Most Read: Opinions

direct signup

Today’s Opinions poll

Would you use an app that tells you the partisan affiliation of products you're considering buying?

Submit
Next
Review your answers and share
Erik Wemple
On Twitter E-mail |  On Twitter Follow |  On Facebook Fan |  RSS RSS Feed
Posted at 04:00 PM ET, 06/29/2011

Village Voice strike: Benefits to fight for

More information on why Village Voice workers are intent on fighting management: They get great health benefits.

Get ready: Village Voice Media is paying 100 percent of its employees’ monthly health premiums. Says Village Voice staffer Graham Rayman: “Union members don’t currently contribute out of their paychecks, but they do pay co-pays and deductibles of course.”

How does that deal stack up against industry standards? Take it away, Karla Zander, HR research manager of the Inland Press Association. One hundred and eight newspaper companies, according to Zander, were polled on this very question, and here’s how the premium contributions stack up, by plan.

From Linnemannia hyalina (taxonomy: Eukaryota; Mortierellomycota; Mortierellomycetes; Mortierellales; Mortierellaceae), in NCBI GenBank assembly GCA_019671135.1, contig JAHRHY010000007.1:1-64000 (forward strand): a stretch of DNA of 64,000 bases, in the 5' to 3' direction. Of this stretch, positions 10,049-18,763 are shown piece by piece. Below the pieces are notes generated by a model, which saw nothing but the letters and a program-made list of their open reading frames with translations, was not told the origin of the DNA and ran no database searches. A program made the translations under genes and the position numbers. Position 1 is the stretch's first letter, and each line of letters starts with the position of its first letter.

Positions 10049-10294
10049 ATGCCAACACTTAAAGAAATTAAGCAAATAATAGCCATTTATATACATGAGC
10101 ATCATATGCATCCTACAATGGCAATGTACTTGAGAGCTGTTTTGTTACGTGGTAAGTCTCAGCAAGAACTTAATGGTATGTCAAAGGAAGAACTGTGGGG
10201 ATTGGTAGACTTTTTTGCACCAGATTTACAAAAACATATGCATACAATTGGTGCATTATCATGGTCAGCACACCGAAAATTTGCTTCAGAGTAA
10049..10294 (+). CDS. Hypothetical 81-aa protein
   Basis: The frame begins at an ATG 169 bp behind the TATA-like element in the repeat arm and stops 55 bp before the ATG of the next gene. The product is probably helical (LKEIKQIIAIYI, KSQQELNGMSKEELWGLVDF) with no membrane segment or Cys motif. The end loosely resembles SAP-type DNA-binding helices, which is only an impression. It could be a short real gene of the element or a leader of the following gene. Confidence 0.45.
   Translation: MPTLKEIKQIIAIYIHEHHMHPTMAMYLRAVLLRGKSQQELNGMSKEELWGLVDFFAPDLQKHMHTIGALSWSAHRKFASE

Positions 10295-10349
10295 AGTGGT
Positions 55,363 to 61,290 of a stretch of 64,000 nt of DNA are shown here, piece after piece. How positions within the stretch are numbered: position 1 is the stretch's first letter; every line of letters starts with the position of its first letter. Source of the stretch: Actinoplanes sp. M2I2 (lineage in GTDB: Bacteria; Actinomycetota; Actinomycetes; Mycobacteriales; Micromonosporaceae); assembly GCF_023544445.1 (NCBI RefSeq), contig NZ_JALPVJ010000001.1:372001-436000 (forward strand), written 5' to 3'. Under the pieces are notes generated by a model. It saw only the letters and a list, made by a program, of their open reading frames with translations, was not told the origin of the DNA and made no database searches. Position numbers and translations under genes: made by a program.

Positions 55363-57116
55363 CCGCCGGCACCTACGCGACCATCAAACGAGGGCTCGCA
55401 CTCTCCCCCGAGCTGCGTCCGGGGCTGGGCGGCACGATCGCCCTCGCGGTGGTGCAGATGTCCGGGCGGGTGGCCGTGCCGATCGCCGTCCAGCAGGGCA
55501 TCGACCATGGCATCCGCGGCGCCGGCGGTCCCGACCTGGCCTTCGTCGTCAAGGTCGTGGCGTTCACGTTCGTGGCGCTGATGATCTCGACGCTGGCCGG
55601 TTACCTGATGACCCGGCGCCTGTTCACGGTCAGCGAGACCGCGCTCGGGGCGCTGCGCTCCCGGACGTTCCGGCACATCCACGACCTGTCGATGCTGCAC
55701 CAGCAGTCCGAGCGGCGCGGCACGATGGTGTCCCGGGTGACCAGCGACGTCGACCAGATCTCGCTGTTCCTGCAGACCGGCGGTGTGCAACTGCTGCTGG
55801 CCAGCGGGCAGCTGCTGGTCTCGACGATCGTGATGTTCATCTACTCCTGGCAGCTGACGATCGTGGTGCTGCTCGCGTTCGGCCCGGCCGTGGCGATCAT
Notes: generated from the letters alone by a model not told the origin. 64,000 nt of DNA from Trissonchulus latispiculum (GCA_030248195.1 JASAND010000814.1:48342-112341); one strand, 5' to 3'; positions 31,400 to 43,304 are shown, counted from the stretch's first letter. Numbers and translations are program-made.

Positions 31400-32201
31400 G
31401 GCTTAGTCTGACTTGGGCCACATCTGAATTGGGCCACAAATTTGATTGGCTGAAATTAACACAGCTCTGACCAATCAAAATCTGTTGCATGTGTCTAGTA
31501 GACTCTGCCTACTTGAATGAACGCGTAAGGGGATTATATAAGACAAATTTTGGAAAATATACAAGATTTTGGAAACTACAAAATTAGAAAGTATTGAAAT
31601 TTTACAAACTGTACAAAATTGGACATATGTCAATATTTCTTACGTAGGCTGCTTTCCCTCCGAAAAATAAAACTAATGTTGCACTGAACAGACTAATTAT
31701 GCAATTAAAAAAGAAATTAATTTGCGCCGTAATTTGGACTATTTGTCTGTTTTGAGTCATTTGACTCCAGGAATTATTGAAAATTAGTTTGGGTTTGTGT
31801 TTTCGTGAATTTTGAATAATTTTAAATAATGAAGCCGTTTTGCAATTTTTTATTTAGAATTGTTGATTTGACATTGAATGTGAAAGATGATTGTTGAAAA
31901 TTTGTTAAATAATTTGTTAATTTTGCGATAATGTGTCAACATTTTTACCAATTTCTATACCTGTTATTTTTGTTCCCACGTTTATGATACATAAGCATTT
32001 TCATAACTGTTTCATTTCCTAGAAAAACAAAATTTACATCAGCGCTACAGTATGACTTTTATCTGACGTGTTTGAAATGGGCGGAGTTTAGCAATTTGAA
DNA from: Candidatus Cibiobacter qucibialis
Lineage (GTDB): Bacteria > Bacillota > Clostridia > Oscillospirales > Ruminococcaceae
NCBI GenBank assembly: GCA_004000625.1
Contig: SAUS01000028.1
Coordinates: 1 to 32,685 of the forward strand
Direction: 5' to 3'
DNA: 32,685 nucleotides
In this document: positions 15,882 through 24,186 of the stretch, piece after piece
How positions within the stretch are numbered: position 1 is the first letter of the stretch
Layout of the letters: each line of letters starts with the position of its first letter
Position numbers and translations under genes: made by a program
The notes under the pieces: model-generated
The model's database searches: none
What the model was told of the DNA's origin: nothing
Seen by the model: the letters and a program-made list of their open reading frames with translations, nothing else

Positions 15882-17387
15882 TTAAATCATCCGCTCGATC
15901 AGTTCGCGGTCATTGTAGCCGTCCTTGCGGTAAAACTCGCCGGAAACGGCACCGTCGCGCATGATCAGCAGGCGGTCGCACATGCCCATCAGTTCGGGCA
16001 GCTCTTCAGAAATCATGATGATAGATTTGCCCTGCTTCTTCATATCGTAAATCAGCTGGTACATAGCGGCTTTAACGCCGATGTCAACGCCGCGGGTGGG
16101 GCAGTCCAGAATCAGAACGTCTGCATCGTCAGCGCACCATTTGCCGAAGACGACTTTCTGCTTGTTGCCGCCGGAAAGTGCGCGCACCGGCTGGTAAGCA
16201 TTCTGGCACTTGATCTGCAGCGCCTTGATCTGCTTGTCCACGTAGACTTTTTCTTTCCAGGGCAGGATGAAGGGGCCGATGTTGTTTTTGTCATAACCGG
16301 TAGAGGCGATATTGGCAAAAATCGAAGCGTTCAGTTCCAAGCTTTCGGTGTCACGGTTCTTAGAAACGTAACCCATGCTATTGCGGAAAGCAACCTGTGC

PPO: employers pay average of 71.9 percent of the premiums

HMO: employers pay average of 74.6 percent of the premiums

POS: employers pay average of 78.2 percent of the premiums

The figures place Village Voice staffers in the gilded fringe of newspaper employees, at least with respect to health care. Depending on your politics, you may view this fact as one of the following:

1) Evidence that Village Voicers should hug their employers.

2) Evidence that the union’s triennial threats and tough talk have done wonders for the staff’s quality of life and that more newspapers should unionize.

3) Evidence that Village Voice owners over the years — Rupert Murdoch included — have been generous, humane individuals and that the current ownership is looking to fall in line with greedy peers.

The Voice dispute features a little intersection of money and politics as well. Rayman: “Despite our editorial support of gay marriage and domestic partner benefits, and despite the fact that the Voice was one of the first companies to give domestic partner benefits to employees, the company is also refusing in the negotiations to pay the tax on health insurance for domestic partners.”

By  |  04:00 PM ET, 06/29/2011

 
Read what others are saying
     

    © 2011 The Washington Post Company